Hypothyroidism (or an underactive thyroid) occurs when the thyroid gland fails to produce a sufficient amount of thyroid hormone (also referred to as thyroxine or T4). The problem is most prevalent in women over the age of 60 and comes with a variety of irritating or painful symptoms, from obesity to join pain, infertility, and even heart disease. In this way, hypothyroidism can affect people in vastly different ways, with a common theme being its ability to disrupt a person’s life in a very visible manner. This is because the hormones produced by the thyroid is responsible for doing so much, like determining how your body processes the nutrients consumed through food.
The first step towards managing hypothyroidism, as with any condition, is to understand its causes, of which there are many. That said, some factors will be more prevalent than others in causing hypothyroidism. Let’s take a look at these issues here.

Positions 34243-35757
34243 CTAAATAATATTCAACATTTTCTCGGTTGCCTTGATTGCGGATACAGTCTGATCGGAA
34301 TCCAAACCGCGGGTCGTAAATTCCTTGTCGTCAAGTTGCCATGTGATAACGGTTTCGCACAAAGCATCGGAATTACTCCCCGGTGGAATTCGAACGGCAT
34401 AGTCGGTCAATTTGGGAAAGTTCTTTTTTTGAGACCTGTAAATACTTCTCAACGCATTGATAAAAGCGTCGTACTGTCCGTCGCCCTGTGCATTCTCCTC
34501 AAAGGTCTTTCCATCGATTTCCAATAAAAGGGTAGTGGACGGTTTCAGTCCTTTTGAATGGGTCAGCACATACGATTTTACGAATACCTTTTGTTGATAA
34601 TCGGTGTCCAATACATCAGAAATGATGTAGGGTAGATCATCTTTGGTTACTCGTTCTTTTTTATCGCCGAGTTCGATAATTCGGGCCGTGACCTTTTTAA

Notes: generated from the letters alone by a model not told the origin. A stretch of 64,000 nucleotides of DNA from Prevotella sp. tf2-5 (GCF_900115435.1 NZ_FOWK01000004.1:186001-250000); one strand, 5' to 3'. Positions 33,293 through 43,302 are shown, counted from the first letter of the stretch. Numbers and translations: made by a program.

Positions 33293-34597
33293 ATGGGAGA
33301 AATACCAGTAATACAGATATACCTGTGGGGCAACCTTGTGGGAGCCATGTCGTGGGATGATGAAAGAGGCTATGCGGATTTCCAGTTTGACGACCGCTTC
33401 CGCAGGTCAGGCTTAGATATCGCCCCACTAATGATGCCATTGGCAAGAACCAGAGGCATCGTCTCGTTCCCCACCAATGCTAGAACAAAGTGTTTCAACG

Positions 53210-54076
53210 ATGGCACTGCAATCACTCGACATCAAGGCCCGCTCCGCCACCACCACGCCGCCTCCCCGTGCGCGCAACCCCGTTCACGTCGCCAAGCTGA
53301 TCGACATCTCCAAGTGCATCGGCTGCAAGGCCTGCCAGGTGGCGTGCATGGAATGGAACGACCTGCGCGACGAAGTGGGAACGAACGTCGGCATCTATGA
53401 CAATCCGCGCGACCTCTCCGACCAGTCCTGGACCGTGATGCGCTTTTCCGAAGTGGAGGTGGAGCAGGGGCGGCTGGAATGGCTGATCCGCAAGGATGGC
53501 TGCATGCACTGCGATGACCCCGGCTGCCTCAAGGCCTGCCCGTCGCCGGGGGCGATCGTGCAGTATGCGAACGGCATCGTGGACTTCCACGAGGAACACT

1. Autoimmune Disease
Chances are you’ve never heard of an inflammatory disease called Hashimoto’s thyroiditis, even though this is the most common cause of hypothyroidism. It’s an autoimmune disease, which means it involves the immune system creating antibodies that actually attack the tissues they’re supposed to protect in your body. In cases where Hashimoto’s impacts the thyroid gland, the problem often results in hypothyroidism.
Research continues on the causes of Hashimoto’s and why this condition results in the targeting of the body’s tissue. Some experts hypothesize that the problem is a virus or possibly a bacterium that causes a response, while others point to the possibility of genetic issues. In any case, individuals diagnosed with Hashimoto’s thyroiditis should talk to their doctor about carefully monitoring them for hypothyroidism.